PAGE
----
Age at interview: 19
Age at diagnosis: 18
Brief Outline: Andrew has experienced both anorexia nervosa and bulimia nervosa since he was about 17. Counselling, moving away from home to his own place and having a supportive girlfriend have all helped him through to a better place for recovery.
Background: Andrew is 19 and at college. He is in a relationship and lives in a shared house. White Scottish.
More about me...
Andrew was about 17 when he started involuntarily bringing up food every time after he ate. He went to see a gastroenterologist who thought it might be an anatomical problem that could be fixed with surgery. Andrew underwent a battery of tests, all showing up as negative. The tests span over nearly a year during which time Andrew lost a lot of weight. Also during this time Andrew started seeing the weight loss as a positive thing, rather than as a worry like he initially had. He started obsessing about exercise, calorie-counting and actively wanting to lose weight. Andrew was also binging and purging at this point. Because all the tests came back negative, the doctor discharged Andrew, telling him it was “in his head” but did not refer him elsewhere.
Feeling very angered and depressed, Andrew tried to cope on his own. He had a strained relationship with his dad and being at home wasn’t easy. There was tension around meal times and Andrew didn’t want to join others for meals. Andrew was feeling increasingly depressed, he was self-harming and attempted suicide – at this point he was taken to hospital and referred to an eating disorders clinic. He was diagnosed with an eating disorder, as well as with clinical depression and bi-polar disorder.
Turning his life around was hard; Andrew describes how “every minute was a battle” and that his fear of food and eating was “primeval”. Very gradually he started gained a little more weight and “came more in favour of staying alive than dying”. In counselling he realised that he had never felt able to express his emotions freely and being sick was his way of dealing with emotions. Andrew decided to move away from home which made a huge difference to his life very quickly. He also has a very supportive girlfriend who has “got him through” all the tough times. Andrew also says the staff in the unit were incredibly supportive and there whenever he needed them. They also “re-educated” him in how to learn to eat normally again.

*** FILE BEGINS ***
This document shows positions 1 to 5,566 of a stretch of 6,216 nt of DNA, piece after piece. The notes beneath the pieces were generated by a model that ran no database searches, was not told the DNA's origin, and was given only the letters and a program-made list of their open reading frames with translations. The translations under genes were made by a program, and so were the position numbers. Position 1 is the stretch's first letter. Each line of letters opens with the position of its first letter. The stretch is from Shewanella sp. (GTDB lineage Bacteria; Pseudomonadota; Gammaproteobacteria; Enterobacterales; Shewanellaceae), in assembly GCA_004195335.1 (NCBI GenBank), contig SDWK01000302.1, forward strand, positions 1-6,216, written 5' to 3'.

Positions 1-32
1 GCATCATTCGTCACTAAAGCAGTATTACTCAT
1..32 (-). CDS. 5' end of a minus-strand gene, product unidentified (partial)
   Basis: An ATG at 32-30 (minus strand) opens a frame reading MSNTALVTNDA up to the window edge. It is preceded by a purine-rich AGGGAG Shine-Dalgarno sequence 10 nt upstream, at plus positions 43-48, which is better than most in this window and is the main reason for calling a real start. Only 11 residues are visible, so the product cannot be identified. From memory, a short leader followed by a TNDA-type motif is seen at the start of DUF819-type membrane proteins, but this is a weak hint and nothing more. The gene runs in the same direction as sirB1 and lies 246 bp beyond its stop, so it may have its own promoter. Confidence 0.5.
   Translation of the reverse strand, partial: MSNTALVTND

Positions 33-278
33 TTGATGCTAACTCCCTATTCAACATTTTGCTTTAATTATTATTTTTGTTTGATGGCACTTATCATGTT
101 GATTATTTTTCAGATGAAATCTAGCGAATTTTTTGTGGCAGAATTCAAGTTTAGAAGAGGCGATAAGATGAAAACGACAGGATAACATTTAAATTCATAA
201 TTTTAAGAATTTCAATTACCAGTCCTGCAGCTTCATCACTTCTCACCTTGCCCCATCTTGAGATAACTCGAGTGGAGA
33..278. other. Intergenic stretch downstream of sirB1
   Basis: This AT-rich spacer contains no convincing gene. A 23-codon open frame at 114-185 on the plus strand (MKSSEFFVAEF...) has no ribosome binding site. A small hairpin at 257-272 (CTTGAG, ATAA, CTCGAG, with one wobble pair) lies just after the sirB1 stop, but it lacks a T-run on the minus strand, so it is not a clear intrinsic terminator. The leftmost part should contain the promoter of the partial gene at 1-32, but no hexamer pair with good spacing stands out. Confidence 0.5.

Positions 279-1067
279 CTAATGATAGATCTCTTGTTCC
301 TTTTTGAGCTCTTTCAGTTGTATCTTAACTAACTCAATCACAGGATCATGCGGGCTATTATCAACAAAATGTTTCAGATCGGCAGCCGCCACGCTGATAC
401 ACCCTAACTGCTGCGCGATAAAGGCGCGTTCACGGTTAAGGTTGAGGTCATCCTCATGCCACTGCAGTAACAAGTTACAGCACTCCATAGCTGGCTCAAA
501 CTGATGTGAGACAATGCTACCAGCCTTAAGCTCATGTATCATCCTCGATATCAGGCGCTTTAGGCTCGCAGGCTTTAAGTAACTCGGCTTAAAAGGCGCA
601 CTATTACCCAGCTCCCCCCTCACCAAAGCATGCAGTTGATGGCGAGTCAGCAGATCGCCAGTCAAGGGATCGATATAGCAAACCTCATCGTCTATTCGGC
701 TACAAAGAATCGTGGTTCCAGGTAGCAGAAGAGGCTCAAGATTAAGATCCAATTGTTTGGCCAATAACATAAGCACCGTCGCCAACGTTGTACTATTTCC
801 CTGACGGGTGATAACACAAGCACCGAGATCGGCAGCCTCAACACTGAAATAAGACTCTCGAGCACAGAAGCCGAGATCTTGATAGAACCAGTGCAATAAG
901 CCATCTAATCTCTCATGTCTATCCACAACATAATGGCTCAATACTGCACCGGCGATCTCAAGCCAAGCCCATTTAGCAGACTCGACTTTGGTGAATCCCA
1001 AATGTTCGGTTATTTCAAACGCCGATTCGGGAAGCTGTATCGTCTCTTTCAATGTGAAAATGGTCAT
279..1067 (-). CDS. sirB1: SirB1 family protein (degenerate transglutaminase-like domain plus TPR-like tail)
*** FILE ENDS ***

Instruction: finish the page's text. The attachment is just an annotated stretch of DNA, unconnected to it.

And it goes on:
Andrew is a drummer and Scottish Ceilidh music is a big part of his life. He is involved in different orchestras and bands and has been touring abroad. He is just about to start a Social Science course at university. Andrew feels there is a societal stigma attached to men’s eating disorders, and very little information available that is specific and helpful to men going through anorexia or bulimia.
Andrew’s eating disorder started by involuntary vomiting. He started obsessing about food,...
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It was about August 2009 after I was eating food was coming back up, but I wasn’t making it. It was like as if it was coming back up, there was no retching or anything like that. I wasn’t putting my fingers down my throat, and it just started coming up. So obviously you know that’s not normal, so I went to the doctor and they started organising different tests for me, endoscopies, PH checkers to make sure everything was okay. But all this was taking months and months, and as it was going I was losing more and more weight and I was throwing up more, because I was trying to eat more to not lose weight. And after about ten months I’d lost about three stone so I’d gone down to about 7 stone and by that time it had gone from being you know something that was bothering me to my mind had changed to or you know this is good.
I started becoming obsessed with exercising, exercising all the time, obsessing over food. You know calorie counting. And all the tests came back negative and they basically said you know, there is nothing physically wrong with you. And that’s when I started to you know he said but this just something you’ve got to tell your brain to stop doing this. That’s what, that’s what the doctor told me to do.